We need to focus today on the information available to us regarding the fatal shot in order to determine as best we can the respective positions of Zimmerman and Martin when Zimmerman fired the fatal shot.

As we do so, we have to keep in mind that there are two bloodstains on Martin’s shirt, which he was wearing under the hooded sweatshirt. DNA analyst Anthony Gorgogne has identified Zimmerman as the source of Stain A. He also concluded that Stain D is a mixed sample of Zimmerman and Martin.

In yesterday’s article on the DNA results, I mentioned that those are the only bloodstains on Martin’s clothing that contain Zimmerman’s DNA. Depending on their location, I concluded that the bloodstains may be the result of dripped blood from Zimmerman’s head as he leaned forward over Martin’s body while he was dead or alive, or transferred blood from his hands as he touched Martin’s shirt.

Note that if we assume the fingers and palms of Zimmerman’s hands were bloody with his own blood, we would expect to see his blood on Martin’s hooded sweatshirt, if he grabbed Martin’s two sweatshirts together with his left hand and pulled them down and slightly to his left as he fired the fatal shot.

Gorgogne did not find Zimmerman’s blood or DNA on the hooded sweatshirt. That probably means he did not have any blood on the underside of his left hand and fingers when he gripped the shirt and sweatshirt or, if he did, he did not transfer it to the sweatshirt.

It also may mean that he did not grip the sweatshirts, although I still believe he did.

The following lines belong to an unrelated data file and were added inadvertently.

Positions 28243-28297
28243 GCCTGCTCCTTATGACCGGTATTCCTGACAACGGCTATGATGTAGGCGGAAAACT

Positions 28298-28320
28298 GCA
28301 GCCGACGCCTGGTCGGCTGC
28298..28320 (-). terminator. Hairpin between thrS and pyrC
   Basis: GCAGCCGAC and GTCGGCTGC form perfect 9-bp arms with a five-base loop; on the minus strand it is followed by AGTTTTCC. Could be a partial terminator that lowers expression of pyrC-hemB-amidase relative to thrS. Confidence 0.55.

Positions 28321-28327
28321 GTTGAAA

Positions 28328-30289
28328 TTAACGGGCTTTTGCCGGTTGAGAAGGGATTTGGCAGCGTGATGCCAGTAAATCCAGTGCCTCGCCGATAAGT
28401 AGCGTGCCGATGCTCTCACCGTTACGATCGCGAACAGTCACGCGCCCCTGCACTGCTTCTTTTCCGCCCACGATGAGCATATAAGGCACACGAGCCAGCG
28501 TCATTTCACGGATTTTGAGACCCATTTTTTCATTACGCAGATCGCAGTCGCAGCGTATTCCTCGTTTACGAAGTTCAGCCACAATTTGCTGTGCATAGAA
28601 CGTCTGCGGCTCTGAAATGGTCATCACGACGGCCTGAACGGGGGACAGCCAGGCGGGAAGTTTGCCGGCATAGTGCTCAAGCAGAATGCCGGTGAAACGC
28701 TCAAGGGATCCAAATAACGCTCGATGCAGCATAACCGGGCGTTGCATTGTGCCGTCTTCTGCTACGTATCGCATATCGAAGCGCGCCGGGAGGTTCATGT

Recall that Gorgogne did not detect any of Zimmerman’s blood on Martin’s sweatshirt. Witnesses Mary Cutcher and her friend Selma saw him straddling Martin’s back and leaning forward touching his back and neck with his hands after the shot. Therefore, I do not believe he had any blood on his hands.

No blood is visible on his hands in the photographs taken by police at the station house after the shooting.

That does not mean that blood was not on his hands earlier, however, because the police incredibly permitted Zimmerman to wash up in the washroom at the station house before the photographs were taken. That is inexcusable. It is what it is, however, and we cannot change it.

We do know that Gorgogne identified Zimmerman’s blood on the grip of his Kel Tec 9 semiautomatic handgun. Could that bloodstain have been already present before the incident that resulted in Martin’s death?

For example, DNA preserves indefinitely in a dried bloodstain, so Zimmerman might have deposited his blood via transfer to the grip sometime before the incident with Martin on February 26th. He might not have known it was there. I do not recall seeing any blood on the grip of his gun in the photographs that were recently released. Given PCR’s exquisite sensitivity, not much blood would have to have been present to yield a complete DNA profile.